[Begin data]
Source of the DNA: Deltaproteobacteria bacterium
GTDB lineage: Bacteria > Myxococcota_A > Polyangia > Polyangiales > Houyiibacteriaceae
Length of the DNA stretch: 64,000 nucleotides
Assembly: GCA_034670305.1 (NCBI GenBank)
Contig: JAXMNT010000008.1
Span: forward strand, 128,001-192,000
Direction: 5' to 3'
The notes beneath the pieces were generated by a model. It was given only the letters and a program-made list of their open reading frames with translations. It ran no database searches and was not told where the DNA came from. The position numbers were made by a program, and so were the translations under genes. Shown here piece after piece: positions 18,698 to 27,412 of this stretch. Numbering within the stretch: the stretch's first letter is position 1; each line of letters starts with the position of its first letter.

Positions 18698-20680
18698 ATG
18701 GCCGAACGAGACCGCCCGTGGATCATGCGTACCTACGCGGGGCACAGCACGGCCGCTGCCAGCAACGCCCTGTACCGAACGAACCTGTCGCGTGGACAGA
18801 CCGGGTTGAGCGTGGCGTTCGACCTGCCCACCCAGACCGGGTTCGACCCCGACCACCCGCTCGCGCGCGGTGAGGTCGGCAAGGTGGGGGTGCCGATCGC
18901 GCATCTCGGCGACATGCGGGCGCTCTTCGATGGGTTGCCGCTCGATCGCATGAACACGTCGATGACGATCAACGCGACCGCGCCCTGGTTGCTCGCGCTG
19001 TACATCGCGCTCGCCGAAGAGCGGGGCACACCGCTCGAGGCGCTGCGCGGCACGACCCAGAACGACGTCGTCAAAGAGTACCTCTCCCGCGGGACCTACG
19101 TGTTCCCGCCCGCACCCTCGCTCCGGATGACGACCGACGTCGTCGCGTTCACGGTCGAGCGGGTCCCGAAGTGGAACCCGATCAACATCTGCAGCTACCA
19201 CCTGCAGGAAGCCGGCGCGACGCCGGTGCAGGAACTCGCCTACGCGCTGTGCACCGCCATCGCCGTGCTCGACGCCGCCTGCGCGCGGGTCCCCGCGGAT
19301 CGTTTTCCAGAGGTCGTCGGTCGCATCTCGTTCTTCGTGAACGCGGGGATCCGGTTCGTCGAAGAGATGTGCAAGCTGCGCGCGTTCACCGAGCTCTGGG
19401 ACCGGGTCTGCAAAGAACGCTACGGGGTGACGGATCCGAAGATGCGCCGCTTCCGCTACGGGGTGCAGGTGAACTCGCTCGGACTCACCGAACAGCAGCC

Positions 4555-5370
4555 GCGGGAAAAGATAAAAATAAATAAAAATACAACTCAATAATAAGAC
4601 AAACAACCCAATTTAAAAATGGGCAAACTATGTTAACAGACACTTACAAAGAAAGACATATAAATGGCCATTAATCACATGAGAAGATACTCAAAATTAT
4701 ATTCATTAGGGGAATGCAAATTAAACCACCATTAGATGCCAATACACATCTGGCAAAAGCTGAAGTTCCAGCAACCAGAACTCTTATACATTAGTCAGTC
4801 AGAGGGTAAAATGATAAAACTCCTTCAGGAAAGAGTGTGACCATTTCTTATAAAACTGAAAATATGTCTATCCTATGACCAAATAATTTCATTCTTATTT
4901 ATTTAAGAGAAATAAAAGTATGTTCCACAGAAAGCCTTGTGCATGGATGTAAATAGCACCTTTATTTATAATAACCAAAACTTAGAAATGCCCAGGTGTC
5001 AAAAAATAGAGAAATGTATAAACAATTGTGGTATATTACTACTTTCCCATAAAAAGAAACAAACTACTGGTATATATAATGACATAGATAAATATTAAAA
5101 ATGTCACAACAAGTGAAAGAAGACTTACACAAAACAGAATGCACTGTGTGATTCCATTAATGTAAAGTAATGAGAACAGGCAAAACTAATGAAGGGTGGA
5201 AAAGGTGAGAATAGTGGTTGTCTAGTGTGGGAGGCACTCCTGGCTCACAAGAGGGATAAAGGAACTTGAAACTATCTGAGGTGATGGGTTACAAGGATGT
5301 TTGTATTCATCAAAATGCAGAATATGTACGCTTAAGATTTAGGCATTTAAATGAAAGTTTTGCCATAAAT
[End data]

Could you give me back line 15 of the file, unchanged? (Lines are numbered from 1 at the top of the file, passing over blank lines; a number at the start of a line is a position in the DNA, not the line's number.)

19101 TGTTCCCGCCCGCACCCTCGCTCCGGATGACGACCGACGTCGTCGCGTTCACGGTCGAGCGGGTCCCGAAGTGGAACCCGATCAACATCTGCAGCTACCA